“Knowledge? What is this word?” frowned on the Sybil. “You seem to use it perfectly, you seem to question it appropriately hence it is evident that you hold knowledge of this knowledge I claim, you said, Thus what is this knowledge?”
“I know so little of knowledge, much more of life. I know of growing crop, I know of stitching tattered gowns and I know of comforting my mother. Of bees and bears I know, of rose and rain, of the Earth. Knowledge bears the weight of life; knowledge contains life, contains the elements. It gives a whole to seashells, to cans. It fills up a vacant cave, a chest, a skin of scars. Knowledge makes believable the perception of sunrise and sunset and makes the betwixt a whole of synergy. Knowledge defines the steps by which a human dances his life. The steps of mine are still an absurdity, for this I seek remedy in a forsaken knowledge-dweller body.” Uttering so, Rafflesia grasped a handful of breath and waited for the reply.
“Knowledge bears not the weight of life. Life cradles knowledge, life transpires insight; life chisels the paraphernalia of the perceptual faculty. It is the lethargic flutter of a bee, the sameness of its buzzing which numbs our senses yet to pierce the beyond of that flutter shapes the early countenance of knowledge. A straight or a bending thread of striding ants encompasses the walking of life, diffuses the strings by which one’s existence stands stiff. Knowledge is the nectar of sunrise, of sunset; it is a mixture of a beholder, an abstract occurrence and a floating synergy. The skirmish of these three pillars foregrounds the fetishes of erudition. My dear, living needs not breathing. Breathing is a mere parcel. It needs oscillating between shape and substance and finally lying on substance to define shape. It is the fickleness of the substance: a drop of ocean, sassy salt, transcends clouds to fall down in utter purity. Knowledge presents not a shape but dwells every shape. Knowledge is the substance of shapes.” The sibyl paused for what seemed an endeavor to unify her thoughts and she continued:” your life is the breeder of your knowledge, and one’s knowledge has the uniqueness of its breeder therefore the odds of propinquity for two arbitrary perceptions fall into a state of nihilism. The crop, the mother, the bees and bears, the Earth enfold the constituents of your life paradigm, the breeder of your knowledge; they themselves bear a clustered unearthed truth awaiting your acuity.”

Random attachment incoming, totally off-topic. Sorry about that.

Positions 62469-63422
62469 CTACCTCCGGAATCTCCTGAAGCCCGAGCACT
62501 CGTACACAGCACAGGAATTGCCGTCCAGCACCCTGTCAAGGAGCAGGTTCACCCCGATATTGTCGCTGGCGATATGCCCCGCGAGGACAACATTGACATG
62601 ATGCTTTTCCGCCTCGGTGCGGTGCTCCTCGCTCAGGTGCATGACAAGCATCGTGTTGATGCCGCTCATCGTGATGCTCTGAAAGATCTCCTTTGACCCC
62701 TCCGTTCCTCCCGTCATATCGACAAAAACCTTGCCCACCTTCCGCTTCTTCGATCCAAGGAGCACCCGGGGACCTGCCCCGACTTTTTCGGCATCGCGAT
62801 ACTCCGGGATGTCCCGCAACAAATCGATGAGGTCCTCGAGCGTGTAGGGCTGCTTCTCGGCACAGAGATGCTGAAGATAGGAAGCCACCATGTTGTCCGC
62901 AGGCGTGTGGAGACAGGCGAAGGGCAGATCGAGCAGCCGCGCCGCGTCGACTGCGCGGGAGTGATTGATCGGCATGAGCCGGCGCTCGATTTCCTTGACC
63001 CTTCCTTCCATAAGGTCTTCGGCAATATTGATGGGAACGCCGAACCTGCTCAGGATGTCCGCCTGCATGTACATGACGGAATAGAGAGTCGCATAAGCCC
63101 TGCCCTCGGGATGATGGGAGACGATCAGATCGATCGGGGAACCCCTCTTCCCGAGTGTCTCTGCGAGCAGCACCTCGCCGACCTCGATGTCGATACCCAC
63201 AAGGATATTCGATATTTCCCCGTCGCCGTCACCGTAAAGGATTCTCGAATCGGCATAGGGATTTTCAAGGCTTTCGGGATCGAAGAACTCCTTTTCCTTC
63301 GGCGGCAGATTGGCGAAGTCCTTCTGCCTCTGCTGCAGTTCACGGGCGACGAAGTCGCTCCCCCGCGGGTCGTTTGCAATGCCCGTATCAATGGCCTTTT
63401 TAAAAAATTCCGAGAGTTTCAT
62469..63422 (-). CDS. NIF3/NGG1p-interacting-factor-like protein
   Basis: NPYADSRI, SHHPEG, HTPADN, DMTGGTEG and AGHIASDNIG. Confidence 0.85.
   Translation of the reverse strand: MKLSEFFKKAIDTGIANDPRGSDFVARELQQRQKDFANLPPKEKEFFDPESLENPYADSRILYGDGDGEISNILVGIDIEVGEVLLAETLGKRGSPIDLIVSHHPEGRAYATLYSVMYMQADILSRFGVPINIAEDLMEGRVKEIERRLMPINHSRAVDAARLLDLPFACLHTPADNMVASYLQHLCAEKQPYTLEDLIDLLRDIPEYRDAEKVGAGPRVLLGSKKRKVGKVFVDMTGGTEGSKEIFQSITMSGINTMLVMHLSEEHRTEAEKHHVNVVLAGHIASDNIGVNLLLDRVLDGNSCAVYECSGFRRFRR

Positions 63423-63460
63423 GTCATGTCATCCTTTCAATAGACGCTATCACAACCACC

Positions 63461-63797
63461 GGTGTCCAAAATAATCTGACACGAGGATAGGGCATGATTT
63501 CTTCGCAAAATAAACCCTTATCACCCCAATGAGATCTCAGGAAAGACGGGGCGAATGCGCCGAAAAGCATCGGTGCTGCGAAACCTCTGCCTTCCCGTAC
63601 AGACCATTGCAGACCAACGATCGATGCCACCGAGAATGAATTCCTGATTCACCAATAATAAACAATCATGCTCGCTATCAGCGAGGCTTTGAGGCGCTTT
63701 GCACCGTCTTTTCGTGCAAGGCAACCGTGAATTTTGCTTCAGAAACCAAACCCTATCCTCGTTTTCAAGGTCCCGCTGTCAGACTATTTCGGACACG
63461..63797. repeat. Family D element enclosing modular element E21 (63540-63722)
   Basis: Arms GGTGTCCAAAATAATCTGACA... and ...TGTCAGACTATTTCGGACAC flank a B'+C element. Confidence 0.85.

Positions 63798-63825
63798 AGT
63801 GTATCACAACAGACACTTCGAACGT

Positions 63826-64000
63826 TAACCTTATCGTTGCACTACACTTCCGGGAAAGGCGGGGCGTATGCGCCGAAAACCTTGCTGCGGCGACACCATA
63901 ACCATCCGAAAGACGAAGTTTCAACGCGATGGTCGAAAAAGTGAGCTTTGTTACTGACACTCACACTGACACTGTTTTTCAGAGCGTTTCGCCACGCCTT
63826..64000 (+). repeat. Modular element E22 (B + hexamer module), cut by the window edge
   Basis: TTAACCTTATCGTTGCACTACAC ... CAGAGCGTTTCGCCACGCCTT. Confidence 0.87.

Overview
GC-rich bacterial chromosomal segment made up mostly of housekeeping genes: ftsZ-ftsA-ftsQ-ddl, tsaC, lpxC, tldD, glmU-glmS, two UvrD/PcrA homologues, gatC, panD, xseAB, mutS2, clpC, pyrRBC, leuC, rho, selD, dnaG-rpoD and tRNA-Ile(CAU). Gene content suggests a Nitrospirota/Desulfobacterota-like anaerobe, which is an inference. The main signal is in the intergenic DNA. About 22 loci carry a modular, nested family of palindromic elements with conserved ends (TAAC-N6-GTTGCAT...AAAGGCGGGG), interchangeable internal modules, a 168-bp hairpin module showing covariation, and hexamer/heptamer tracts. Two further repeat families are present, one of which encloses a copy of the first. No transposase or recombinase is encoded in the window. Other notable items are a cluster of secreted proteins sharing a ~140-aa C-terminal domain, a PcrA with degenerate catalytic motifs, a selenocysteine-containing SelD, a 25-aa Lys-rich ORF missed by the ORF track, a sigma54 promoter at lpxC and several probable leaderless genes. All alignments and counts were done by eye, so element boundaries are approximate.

Rafflesia gawped at the Sibyl while the latter carried on with what now became a soliloquy: “Your existence is inner rather than outer. The outer elements which stratify your dimensions peak when consciousness falls and wind up in an ashtray when consciousness peaks. There is a point in your life when skepticism undresses the firmest body surrounding you, when a single flighty thought could fuddle an entire orientation. At that point you are to wear a different gown, even though the color you chose is at contrast with the adjacent colors. That point is the aftermath of the birth of your perception”.
Moments of silence flaunted around the cave and Rafflesia couldn’t help but drown in inquietude about her yet-prolonging loss. “My eyes run over every incarnation my being could embody, and yet no form seems to fit the scopes of this latter. The present hands me a tray of familiarity and yet insatiable I remain. The shape I crave is yet to be found hence to disappointment I’m left with every setting moon. What am I to incarnate?” Quietly the Old Sibyl withdrew her gaze to the outlet from which sun beams fell and smashed against the green moisture swathing the rocks. The panorama the light against her skin created resembled a grotesque tableau of light and shade dancing blinkingly. When light stepped forth, shade, in owe, stepped back and lurked its chance. The wrinkles on her face seemed to enjoy the grayish gauze rather than the flushing light for it hid their greasy texture and denied time its blade. Rafflesia sought haven between the oldie’s creases which reminded her of her mother, of her simple life. The simplicity that squatted in her village wore not a beautiful mask. It feasted on the dwellers’ automatized lives. And they fed it.